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aterway navigable of Tennessee


Tennessee airport
Tennessee airport

Memphis, Nashville, Knoxville, and Chattanooga are the focal points of transportation routes in Tennessee.

The Tennessee River is a much-used waterway navigable by barges and other shallow-draft vessels. The Tennessee section of the Cumberland River is also navigable. These two rivers are joined by a canal. In 1985 construction was completed on a project that joined the Tennessee and Tombigbee rivers with a canal in northeastern Mississippi and provided a shorter water route from Tennessee to the Gulf of Mexico. The western part of Tennessee is served by the Mississippi River. The state’s principal port is Memphis, on the east bank of the Mississippi.

Railroad mileage in the state totaled 4,199 km (2,609 mi) in 2004. As one of the few major bridging points across the lower Mississippi, Memphis is an important railroad junction. Goods originating in Tennessee and shipped by rail include chemicals (13 percent of total freight), food products (12 percent), glass and stone (14 percent) and coal (11 percent).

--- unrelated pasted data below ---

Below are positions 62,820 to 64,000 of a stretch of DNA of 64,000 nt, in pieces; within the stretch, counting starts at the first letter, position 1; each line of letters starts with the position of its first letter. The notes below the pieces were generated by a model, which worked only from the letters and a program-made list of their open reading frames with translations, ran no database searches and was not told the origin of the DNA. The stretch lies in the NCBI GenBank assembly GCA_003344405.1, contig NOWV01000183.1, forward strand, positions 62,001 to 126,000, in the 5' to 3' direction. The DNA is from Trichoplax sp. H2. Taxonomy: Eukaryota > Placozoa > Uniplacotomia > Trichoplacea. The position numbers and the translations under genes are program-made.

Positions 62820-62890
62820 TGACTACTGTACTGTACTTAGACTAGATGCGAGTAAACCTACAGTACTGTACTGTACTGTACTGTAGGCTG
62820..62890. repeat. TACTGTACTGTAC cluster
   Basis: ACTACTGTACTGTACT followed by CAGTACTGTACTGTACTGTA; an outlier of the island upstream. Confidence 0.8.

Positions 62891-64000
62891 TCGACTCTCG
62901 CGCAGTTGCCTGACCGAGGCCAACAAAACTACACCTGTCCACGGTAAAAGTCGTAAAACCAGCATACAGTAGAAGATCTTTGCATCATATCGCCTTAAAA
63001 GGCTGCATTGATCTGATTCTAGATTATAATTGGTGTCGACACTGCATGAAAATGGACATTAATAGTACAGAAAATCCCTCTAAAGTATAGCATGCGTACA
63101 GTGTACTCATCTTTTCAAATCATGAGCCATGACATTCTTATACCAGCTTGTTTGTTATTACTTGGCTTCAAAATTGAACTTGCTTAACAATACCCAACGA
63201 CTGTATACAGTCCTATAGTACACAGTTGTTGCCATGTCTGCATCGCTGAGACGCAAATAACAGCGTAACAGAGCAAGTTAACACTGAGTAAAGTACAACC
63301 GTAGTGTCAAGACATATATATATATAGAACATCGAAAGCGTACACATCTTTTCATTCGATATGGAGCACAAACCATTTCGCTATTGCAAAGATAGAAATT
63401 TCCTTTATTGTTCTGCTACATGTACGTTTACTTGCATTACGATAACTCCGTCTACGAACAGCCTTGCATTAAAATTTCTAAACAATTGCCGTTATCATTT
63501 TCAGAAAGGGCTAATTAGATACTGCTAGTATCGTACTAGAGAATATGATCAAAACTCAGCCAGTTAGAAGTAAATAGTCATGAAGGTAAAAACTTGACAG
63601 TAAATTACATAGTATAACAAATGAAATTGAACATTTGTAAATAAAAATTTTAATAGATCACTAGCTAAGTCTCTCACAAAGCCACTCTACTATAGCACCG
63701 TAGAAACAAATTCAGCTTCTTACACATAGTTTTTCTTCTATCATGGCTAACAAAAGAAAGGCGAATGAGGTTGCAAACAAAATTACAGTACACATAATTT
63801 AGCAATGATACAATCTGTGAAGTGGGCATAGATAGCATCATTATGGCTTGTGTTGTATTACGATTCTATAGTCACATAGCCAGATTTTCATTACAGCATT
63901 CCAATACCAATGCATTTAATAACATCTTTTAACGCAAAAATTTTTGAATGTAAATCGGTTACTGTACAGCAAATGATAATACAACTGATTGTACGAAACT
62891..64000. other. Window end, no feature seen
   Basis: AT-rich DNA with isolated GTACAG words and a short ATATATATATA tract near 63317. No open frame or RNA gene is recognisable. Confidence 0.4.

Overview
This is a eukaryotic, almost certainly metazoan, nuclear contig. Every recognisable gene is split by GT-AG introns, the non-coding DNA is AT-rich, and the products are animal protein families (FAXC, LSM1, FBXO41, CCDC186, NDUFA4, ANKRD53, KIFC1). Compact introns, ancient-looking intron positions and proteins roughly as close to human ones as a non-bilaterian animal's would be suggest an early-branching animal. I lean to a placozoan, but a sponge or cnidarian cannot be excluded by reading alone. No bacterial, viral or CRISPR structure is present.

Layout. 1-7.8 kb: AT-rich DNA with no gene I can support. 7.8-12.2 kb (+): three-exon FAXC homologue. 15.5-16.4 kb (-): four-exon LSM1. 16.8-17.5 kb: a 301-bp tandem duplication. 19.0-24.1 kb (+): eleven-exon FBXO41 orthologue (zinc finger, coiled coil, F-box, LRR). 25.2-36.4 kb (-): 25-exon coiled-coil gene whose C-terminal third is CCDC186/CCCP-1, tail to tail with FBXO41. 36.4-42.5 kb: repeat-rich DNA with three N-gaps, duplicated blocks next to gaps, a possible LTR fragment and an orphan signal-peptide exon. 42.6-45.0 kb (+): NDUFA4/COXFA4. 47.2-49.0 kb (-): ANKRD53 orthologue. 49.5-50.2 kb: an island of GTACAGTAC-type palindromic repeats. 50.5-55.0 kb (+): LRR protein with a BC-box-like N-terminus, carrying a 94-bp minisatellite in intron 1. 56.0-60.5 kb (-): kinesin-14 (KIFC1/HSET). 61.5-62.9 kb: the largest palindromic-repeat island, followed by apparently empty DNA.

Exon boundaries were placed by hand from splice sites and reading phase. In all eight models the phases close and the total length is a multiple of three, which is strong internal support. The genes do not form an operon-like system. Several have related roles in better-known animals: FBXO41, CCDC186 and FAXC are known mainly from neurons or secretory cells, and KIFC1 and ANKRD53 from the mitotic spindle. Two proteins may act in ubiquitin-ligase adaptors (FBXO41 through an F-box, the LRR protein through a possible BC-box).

Highway


Tennessee is served by 146,544 km (91,058 mi) of highway, including 1,778 km (1,105 mi) of the interstate highway system. The main east-west route is Interstate 40, which links Tennessee’s principal cities. Freeways oriented north-south include interstates 24 and 65, which cross in Nashville, and Interstate 75, which passes through Knoxville in the east.

Tennessee had 8 airfields in 2009, most of which were private. Leading airports were in Nashville, the nation’s 37th busiest, Memphis, the 41st busiest, and Knoxville, 92nd busiest. Memphis is also an important hub for air-cargo transportation.

Memphis is a large cotton and hardwood lumber market for the United States. Regionally it is a major market for livestock and farm produce. Nashville, Knoxville, and Chattanooga are also trade centers.

Most of Tennessee is served by the TVA power system, which sends electricity either directly to industries or through municipalities or cooperatives. Some 10 percent of the state’s electricity is generated at hydroelectric power plants, while 65 percent of it is produced at huge thermal plants fueled by coal.

TVA constructed the first commercial nuclear power plant in Tennessee at Chickamauga Lake. The state now has 3 such plants, generating 26 percent of the state’s electricity. "Tennessee" © Emmanuel BUCHOT, Encarta, Wikipedia

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